While all shelters have huge expenses, Bat Melech’s are extraordinary. It provides Glatt Kosher food, bus transportation to and from varied yeshivot according to sectoral needs, holiday expenses and professional advice and guidance from rabbonim who travel in from long distances. The Welfare Department’s budget does not take any of this into consideration in the allotment it provides the shelter, which forces the directors of Bat Melech to seek outside funding. The total provided by the Welfare Department pays for approximately 65% of the overall budgetary needs and the rest comes in from donations. In response to pleas for additional funding, the Departments standard response is that “this office is well aware of the importance of shelters that service the Chareidi sector in the same manner as we are aware of the importance for such shelters for other sectors of the populace – the Arab and new immigrants specifically.”
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While we all go to restaurants for a good meal, it is dessert, that final taste that lingers in your mouth, that is the crown jewel of any dining experience and Six Thirteen’s offerings did not disappoint.
Today, fifty years and six million (!) people later, Israel is truly a different world.
There will always be items that don’t freeze well – salads and some rice- or potato-based dishes – so you need to leave time to prepare or cook them closer to Yom Tov and ensure there is enough room in the refrigerator to store them.
In Uzbekistan, in the early twentieth century, it was the women who wore the pants.
This is an important one in raising a mentsch (and maybe even in marrying off a mentsch! listening skills are on the top of the list when I do shidduch coaching).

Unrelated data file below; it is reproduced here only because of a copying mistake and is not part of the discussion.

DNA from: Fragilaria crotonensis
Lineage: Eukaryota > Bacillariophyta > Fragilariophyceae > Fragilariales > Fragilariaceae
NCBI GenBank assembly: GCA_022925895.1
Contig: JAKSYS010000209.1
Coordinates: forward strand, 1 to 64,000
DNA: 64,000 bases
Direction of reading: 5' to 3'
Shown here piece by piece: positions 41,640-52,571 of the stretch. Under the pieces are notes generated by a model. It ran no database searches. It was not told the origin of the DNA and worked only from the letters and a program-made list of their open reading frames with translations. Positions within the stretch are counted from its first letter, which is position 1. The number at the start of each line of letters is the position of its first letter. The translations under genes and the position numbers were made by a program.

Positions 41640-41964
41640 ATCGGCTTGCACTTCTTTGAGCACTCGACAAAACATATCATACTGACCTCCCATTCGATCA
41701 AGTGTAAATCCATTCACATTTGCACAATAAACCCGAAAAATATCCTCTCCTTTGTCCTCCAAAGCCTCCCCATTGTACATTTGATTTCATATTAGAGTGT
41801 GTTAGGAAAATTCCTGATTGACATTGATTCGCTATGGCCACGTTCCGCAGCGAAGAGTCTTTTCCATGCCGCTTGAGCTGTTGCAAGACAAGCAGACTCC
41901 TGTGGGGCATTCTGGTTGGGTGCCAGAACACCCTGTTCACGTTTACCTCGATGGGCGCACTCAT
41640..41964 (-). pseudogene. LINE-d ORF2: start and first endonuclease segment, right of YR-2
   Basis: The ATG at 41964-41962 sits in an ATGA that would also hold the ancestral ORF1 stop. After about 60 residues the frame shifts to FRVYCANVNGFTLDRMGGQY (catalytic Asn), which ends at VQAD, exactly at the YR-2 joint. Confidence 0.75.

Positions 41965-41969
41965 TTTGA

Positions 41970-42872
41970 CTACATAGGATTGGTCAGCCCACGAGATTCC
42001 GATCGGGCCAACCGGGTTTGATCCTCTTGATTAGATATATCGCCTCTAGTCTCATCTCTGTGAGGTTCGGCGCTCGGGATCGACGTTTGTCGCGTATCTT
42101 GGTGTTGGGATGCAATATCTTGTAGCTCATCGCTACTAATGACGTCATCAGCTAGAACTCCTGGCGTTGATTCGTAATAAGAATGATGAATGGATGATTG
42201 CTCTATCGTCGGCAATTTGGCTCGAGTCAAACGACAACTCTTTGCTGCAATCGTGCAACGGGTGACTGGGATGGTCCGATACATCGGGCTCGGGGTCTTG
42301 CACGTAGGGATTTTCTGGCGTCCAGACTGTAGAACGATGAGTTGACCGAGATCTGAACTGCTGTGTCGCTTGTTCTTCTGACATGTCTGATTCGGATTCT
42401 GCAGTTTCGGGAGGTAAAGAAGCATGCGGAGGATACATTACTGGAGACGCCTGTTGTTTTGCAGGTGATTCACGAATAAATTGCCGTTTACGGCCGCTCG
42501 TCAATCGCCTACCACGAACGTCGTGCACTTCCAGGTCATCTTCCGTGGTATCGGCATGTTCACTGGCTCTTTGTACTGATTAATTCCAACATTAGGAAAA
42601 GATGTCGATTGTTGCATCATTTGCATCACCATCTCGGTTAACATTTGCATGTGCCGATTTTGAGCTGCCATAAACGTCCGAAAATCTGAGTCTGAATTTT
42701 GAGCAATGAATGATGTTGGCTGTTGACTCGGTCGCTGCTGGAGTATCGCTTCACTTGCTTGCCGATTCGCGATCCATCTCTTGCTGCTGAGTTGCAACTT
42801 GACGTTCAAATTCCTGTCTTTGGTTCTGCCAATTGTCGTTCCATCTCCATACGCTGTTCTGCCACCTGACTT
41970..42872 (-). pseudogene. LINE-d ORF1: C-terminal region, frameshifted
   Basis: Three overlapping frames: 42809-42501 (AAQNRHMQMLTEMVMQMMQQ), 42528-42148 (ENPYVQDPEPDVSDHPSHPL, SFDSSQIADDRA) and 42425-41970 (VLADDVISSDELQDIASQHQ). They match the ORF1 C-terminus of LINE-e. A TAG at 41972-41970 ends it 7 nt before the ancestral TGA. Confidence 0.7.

While multitasking is not ideal, it is often necessary and unavoidable.
Maybe now that your kids are back in school, you should start cleaning for Pesach.
The interpreter was expected to be a talmid chacham himself and be able to also offer explanations and clarifications to the students.
“When Frank does something he does it well and you don’t have to worry about dotting the i’s or crossing the t’s.”
“On Sunday I was at the Kotel with the battalion and we said a prayer of thanks. In Gaza there were so many moments of death that I had to thank God that I’m alive. Only then did I realize how frightening it had been there.”
Neglect, indifference or criticism can break a person’s neshama.
The budget allotted to shelters by the Welfare Department is configured by a set criteria for every family nucleus. The difference is that while a non-religious family averages 2.3 souls, the families at Bat Melech average 4.6.
Printed from: http://www.jewishpress.com/sections/family/marriage-relationships/even-as-i-walk-in-the-shadow-of-death-a-day-in-the-shelter-for-beaten-chareidi-women-part-iii/2014/04/04/